Defining Cigarette Smoke Exposure

Patients were interviewed in person regarding smoking history up to 2 years before UCB diagnosis using a structured questionnaire.22 A patient was classified as a smoker if he/she smoked at least 1 cigarette daily for 6 months or longer. For smokers (n = 184), duration of regular smoking until diagnosis and number of cigarettes smoked daily were also queried. To analyze impact of smoking at the pathological and molecular levels, a “smoking intensity” variable that combined raw smoking metrics was introduced, and the cohort was divided into 3 groups (Fig. 1A): group 1 = nonsmokers or patients who smoked ≤ 20 cigarettes/day for ≤ 30 years (n = 67, 32%); group 2 = patients who smoked for 31 to 40 years or > 20 cigarettes/day for ≤ 30 years (n = 93, 44%); group 3 = patients who smoked for > 40 years (n = 52, 24%). Nonsmokers were combined with light smokers in group 1, because a full sensitivity analysis revealed no substantive outcome differences between the 2 subgroups (log-rank P = .65 between subgroups).

thumbnail image

Figure 1. Impact of smoking intensity on bladder cancer prognosis is shown. (A) A composite smoking intensity variable was defined using smoker status, duration of smoking and number of cigarettes smoked daily. The upper solitary rhomboid represents nonsmokers. The lower 3 × 3 rhomboid grid represents smokers, subdivided based on duration of smoking in years along one diagonal axis and number of cigarettes smoked per day along the other diagonal axis. Based on worsening exposure to cigarette smoke, patients in each rhomboid were categorized into group 1 (nonsmokers or patients who smoked ≤ 20 cigarettes/day for ≤ 30 years, n = 67; green), group 2 (patients who smoked for 31-40 years or > 20 cigarettes/day for ≤ 30 years, n = 93; blue), and group 3 (patients who smoked for > 40 years, n = 52; red). (B) Patients with increased smoking intensity, represented by a higher group number, had significantly poorer clinical outcomes.

Download figure to PowerPoint

Immunohistochemical Analysis

Serial 5-μm sections of formalin-fixed, paraffin-embedded UCB tissues were obtained for each patient. Expressions of Bax, caspase-3, apoptotic protease-activating factor 1 (Apaf-1), Bcl-2, p53, p21, cyclooxygenase-2 (COX-2), vascular endothelial growth factor (VEGF), and E-cadherin were analyzed by immunohistochemistry following standardized procedures (Fig. 2).12 Table 1 lists procedural specifics for each marker. Antigen retrieval was performed in all cases. Every run included established positive controls, and substitution of primary antibody with rabbit immunoglobulin fraction served as negative control. Immunoreactivity was detected by avidin-biotin complex immunoperoxidase system. Diaminobenzidine was used as chromogen, and hematoxylin was used to counterstain.

thumbnail image

Figure 2. Representative immunoreactivity photomicrographs are shown for interrogated proteins. Serial 5-μm sections of formalin-fixed paraffin-embedded primary tumor tissues were assayed for (A) Bax, (B) caspase-3, (C) Apaf-1, (D) Bcl-2, (E) p53, (F) p21, (G) COX-2, (H) VEGF, and (I) E-cadherin. All photomicrographs are at 200× magnification. Black scale bar represents 50 μm.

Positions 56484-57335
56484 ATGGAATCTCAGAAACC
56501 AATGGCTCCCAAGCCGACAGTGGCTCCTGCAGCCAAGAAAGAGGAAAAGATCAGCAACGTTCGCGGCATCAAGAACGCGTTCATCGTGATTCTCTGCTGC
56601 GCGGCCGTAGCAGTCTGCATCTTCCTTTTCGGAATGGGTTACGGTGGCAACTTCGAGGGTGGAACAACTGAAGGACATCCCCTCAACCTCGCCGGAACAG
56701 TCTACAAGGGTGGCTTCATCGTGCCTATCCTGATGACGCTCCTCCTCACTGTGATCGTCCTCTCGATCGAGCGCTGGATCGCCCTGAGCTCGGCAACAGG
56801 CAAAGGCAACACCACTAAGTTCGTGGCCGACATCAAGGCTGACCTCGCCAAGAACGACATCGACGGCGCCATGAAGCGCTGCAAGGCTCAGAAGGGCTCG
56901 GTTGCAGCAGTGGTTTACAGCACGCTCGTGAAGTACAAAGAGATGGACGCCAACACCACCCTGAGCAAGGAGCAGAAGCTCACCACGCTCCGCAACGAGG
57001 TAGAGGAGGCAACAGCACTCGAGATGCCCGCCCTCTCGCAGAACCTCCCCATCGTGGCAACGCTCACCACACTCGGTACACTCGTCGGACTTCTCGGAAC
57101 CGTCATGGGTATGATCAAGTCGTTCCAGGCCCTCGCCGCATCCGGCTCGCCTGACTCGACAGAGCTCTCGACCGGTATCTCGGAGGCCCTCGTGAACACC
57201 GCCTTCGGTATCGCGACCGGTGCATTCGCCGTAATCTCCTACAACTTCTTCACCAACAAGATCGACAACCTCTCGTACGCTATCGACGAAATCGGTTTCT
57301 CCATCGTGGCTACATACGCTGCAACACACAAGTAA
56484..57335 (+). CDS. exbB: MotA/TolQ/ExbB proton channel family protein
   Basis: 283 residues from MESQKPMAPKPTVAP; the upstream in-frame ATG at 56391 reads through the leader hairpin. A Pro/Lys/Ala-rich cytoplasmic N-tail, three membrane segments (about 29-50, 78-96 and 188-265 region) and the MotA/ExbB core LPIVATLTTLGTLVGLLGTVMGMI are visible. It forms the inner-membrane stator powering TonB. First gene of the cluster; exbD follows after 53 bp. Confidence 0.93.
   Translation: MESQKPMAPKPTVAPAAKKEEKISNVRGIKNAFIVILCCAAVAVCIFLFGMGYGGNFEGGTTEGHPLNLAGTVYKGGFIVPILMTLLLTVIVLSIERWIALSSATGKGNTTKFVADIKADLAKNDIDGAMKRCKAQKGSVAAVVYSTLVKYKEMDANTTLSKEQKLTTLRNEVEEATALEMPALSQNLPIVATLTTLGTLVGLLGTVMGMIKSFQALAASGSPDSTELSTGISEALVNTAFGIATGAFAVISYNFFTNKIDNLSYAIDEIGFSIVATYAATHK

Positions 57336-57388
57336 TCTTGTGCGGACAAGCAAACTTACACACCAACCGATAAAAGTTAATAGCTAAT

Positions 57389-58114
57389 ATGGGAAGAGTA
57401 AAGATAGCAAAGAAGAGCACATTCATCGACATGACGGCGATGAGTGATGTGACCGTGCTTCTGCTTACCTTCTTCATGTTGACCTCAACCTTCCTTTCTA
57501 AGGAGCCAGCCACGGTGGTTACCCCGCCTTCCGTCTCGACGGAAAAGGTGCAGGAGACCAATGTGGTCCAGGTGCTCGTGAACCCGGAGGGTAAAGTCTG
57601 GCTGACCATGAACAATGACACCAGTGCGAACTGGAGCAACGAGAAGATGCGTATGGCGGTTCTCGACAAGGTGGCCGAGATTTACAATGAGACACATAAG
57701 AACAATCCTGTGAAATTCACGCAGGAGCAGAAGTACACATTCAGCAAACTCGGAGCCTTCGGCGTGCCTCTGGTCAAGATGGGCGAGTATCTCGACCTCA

Download figure to PowerPoint

Table 1. Antibodies Used and Immunohistochemical Interpretations
MarkerCellular ProcessCloneAntibody DilutionDefinition of Altered StatusCases Evaluated (%)
  • a

    Lab Vision, Fremont, Calif.

  • b

    Antigen localized to cytoplasm.

  • c

    Mouse; monoclonal.

  • d

    Rabbit; polyclonal.

  • e

    Dako, Carpinteria, Calif.

  • f

    Calbiochem, San Diego, Calif.

  • g

    Antigen localized to nucleus.

  • h

    Rabbit; monoclonal.

  • i

    Antigen localized to cell membrane.

  • j

    Zymed, South San Francisco, Calif.

BaxabApoptosis2D2c1:400Absent/weak staining, or ≤30% cells stained moderately, or <10% cells stained strongly212 (100)
Caspase-3abApoptosis3CSP03c1:200Absent/weak staining, or ≤30% cells stained moderately, or <10% cells stained strongly212 (100)
Apaf-1abApoptosisd1:200≤75% cells stained212 (100)
Bcl-2beApoptosis124c1:40>25% cells stained weakly, or ≥10% cells stained moderately, or any strong staining211 (99)
p53fgCell cycle regulation1801c1:3000>25% cells stained strongly206 (97)
p21fgCell cycle regulationEA10c1:100<10% cells stained211 (99)
COX-2abInflammationSP21h1:100>75% cells stained weakly, or >50% cells stained moderately, or >25% cells stained strongly211 (99)
VEGFabAngiogenesisJH121c1:100>75% cells stained203 (96)
E-cadherinijInvasion4A2C7c1:100Absent staining, or ≤25% cells stained weakly, or <10% cells stained moderately211 (99)

All cases were independently interpreted under light microscope by at least 2 investigators (A.P.M./D.H./S.R.S./R.J.C.), blinded to outcome and coreaders' results. In case of discrepant results (< 5% cases for each marker), the case was coreviewed with another investigator to reach a consensus. Reasons that prevented case evaluation (< 5% cases for each marker) included tissue loss or introduction of tissue folding artifacts during the staining process. Entire sections were scored for average staining intensity (absent/weak/moderate/strong), and percentage of cells showing immunoreactivity at that intensity. Marker expressions were categorized as wild-type or altered; alteration thresholds were defined through joint analysis of staining characteristics of normal urothelium, previously defined cutoffs, and biological functions of the proteins. These cutoffs were based on percentage of immunoreactive cells with or without the added value of average staining intensity, thus making the parameters semiquantitative (Table 1).